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Central Vascular Clinic 趙啟明醫生醫務所 Dr. Leo K.M. CHIU
  • Suite 1335, 13/F.,
    Central Building,
    1-3 Pedder Street,
    Central, Hong Kong MTR
    Central Station (Exit G)
  • 3104 0802




What cause an aneurysm?

  • Strength of the wall of artery gradually deteriorates with age. Inflammation that is associated with atherosclerosis accelerates this degenerative process.
  • Aneurysm results from ballooning out of a weakened artery by the pressure of the blood inside. Aneurysm will grow and eventually burst if it is not treated.
  • The main artery in the tummy (i.e aorta) is most commonly affected (Abdominal Aortic Aneurysm AAA). The normal aorta is about 16-22mm in diameter. When it is enlarged to one and a half the normal size (about 3cm) it becomes an aneurysm.

    Pulsating abdominal mass

    Abdominal aneurysm before surgery

    CT scan of the aneurysm

Who are at risk for developing an aneurysm?

Aneurysm runs in family and is associated with history of heart disease or peripheral arterial disease. Risk of AAA increases with age and are between five to ten times more common in men than in women. Smokers are eight times more likely to be affected. Most of these patients are therefore male smoker over the age of 65 years, particularly those with sibling having history of aneurysm.

How is aneurysm detected?

Most have no symptoms, for those at risk, it is important for them to screen for it. Some may aware of a feeling of pulsation in the abdomen. On rare occasions, a mass can be visible. As the aneurysm stretches, it may cause back pain. An aneurysm may be detected when doctor examines the abdomen, but many cannot be felt. In fact, seventy-five percent of the aneurysms that are discovered are detected from diagnostic tests (such as x-rays or scan) that were performed for other health problem. If an aneurysm is suspected an ultrasound examination will find out if there is an aneurysm and exactly how large it is.

Who need surgery?

When aortic aneurysms are diagnosed, early treatment is safe and effective. The devastating and mostly fatal consequence of a rupture aneurysm is avoidable.

  • The risk of bursting increases as the aneurysm get bigger. When it ruptures the overall chance of survival is only 2 in 10. Once repaired, the risk of rupture disappears.
  • Not all aneurysms need an operation. Operation is advised when the threat of bursting is greater than the risk of operation.
  • Operation carries risk, the exact size at which operation will be advised also depends on the health status of the patient. In general, if the aneurysm is more than 55mm in diameter, it is safer to have an operation than to leave it alone.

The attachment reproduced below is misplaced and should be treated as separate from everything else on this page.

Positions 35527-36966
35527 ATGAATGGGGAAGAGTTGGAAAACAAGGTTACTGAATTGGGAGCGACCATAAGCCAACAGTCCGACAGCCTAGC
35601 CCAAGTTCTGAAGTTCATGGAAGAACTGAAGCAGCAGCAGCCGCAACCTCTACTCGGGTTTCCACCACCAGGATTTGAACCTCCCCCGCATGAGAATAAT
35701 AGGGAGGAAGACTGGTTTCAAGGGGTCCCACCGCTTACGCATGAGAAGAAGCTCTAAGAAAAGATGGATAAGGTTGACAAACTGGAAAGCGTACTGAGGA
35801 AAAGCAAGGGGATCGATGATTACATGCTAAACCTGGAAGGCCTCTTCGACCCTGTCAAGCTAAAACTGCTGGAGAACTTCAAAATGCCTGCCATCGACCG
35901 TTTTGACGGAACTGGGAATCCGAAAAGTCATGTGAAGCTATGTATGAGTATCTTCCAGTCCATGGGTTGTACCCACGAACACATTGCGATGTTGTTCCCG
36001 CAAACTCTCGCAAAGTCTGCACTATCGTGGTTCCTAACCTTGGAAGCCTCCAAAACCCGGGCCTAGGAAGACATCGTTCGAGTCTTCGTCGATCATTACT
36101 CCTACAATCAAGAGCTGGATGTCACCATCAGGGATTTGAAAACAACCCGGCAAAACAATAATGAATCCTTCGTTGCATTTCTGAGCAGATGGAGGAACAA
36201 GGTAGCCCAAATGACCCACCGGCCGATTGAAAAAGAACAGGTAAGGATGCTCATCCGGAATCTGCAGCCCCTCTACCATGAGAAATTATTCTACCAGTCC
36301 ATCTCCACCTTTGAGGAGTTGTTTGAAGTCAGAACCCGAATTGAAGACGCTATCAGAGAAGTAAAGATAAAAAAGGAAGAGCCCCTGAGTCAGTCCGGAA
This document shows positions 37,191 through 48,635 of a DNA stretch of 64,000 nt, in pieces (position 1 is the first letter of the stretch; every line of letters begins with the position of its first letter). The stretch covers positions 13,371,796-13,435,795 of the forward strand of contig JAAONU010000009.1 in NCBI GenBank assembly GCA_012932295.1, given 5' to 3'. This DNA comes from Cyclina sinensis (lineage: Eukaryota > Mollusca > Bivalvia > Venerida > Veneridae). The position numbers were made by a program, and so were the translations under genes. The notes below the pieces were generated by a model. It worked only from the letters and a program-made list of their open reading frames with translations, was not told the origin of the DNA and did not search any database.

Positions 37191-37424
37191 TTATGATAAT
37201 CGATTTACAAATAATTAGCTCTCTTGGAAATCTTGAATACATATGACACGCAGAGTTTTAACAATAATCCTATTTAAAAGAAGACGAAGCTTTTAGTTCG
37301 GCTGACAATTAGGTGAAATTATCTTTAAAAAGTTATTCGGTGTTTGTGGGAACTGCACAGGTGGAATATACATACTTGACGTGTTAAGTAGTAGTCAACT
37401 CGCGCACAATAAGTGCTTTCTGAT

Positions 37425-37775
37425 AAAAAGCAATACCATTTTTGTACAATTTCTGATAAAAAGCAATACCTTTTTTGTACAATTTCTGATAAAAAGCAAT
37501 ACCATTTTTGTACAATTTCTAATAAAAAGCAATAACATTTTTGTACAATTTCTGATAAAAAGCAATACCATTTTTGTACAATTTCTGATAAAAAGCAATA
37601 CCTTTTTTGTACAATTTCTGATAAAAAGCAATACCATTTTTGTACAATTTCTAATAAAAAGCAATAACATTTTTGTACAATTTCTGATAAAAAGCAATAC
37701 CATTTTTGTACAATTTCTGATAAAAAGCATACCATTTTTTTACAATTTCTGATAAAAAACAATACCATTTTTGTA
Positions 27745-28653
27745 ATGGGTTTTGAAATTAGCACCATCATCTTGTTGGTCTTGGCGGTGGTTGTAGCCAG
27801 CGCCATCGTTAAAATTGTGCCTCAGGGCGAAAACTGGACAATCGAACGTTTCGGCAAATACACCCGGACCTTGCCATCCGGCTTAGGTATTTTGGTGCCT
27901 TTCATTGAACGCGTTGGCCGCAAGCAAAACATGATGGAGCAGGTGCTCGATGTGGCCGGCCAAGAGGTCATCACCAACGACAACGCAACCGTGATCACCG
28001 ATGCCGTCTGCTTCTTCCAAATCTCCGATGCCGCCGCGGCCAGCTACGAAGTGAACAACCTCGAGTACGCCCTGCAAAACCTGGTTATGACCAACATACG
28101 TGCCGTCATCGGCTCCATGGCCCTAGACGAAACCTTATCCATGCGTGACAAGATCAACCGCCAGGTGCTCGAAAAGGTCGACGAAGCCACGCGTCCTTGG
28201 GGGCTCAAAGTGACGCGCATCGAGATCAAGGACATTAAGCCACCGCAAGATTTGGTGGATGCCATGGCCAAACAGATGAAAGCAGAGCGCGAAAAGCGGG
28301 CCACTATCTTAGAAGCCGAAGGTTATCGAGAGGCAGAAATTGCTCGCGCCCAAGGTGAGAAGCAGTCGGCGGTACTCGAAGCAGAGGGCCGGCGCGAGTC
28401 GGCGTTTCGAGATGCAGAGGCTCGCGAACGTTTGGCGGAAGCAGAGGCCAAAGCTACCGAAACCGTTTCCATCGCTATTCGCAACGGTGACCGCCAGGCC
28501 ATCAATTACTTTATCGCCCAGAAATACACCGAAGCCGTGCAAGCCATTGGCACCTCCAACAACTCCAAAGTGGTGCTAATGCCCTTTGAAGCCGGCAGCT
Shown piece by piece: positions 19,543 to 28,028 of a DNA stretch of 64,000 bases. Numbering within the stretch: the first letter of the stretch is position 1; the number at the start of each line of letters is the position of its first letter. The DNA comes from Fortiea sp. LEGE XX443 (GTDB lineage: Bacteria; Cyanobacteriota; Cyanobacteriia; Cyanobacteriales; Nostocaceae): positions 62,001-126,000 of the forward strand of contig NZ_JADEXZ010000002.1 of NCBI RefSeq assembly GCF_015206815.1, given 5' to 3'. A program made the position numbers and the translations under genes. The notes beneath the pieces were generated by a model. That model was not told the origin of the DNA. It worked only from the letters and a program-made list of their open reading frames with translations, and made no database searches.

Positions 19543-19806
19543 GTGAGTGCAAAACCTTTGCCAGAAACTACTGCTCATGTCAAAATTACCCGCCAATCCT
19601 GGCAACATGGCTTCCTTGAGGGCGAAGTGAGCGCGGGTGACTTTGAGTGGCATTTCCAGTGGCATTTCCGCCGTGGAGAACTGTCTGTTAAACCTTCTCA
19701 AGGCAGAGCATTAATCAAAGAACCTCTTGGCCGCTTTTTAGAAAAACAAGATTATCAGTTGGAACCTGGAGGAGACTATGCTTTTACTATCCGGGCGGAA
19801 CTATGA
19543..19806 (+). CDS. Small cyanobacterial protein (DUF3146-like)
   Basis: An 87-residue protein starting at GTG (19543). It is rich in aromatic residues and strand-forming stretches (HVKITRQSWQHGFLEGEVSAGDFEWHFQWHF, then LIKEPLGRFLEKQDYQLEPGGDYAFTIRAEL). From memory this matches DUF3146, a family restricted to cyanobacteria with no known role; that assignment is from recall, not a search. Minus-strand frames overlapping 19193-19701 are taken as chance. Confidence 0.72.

• Smaller aneurysms that causes symptoms, especially those that are enlarging rapidly also need treatment
  • Size of smaller aneurysm which has no symptom is better monitored by ultrasound scans.

How does the aneurysm be replaced?

  • Abdomen is opened to expose the aneurysm

    Aneurysm cut open after the aorta is clamped

    A segment of artificial vessel is connected to replace the aneurysm
  • The tummy is opened, the enlarged segment of aorta will be replaced by an artificial blood vessel (graft) made of Dacron .This permanent graft is sewn in place and the aneurysm sac is closed over the graft to separate it from the overlying structures.
  • Aneurysm may also be treated by a new method (Endovascular Stenting). A graft is implanted through the lumen of the aneurysm by inserting a tube (with a collapsed graft inside) into the artery at the groin. X-ray guidance is used to accurately position the graft in the aneurysm. The graft is then released inside theaorta which is held in place with metallic hooks rather than sutures.
  • Endovascular grafting may not be possible in every case. Standard surgery is still the best option for many. As a fairly new procedure, endografts do not yet have a long track record to compare to that of surgery.

Complications of surgery

  • Chest infections: Particularly in smokers.
  • Wound infection: Wounds sometimes become infected but bad infections are rare.
  • Graft infection: Very rarely (about 1 in 500), the graft may become infected. This is a serious complication, and usually the graft has to be removed.
  • Bowel problems: Occasionally the bowel is slow to start working again after the operation. This requires patience and fluids will be provided in a drip until the bowels get back to work.
  • Sexual activity (Impotence): This may occur in men as some nerves being unavoidably cut during the operation. This occurs in about 10% of patients.

Results of surgery

  • There is a risk of having complication such as a heart attack, stroke, kidney failure, loss of circulation in the legs or bowel, or infection in the artificial artery. Each of these is rare, but overall it does mean that fatal complication is about 5%. In other words 95 in every 100 patients will make a full recovery from the operation.
  • Risk of operation for those with serious medical problems is higher. Surgeon should only recommend intervention tor aneurysm if the risk of the aneurysm bursting is much higher than the threat posed by the procedure.
  • After the operation, most patients will return to a normal life.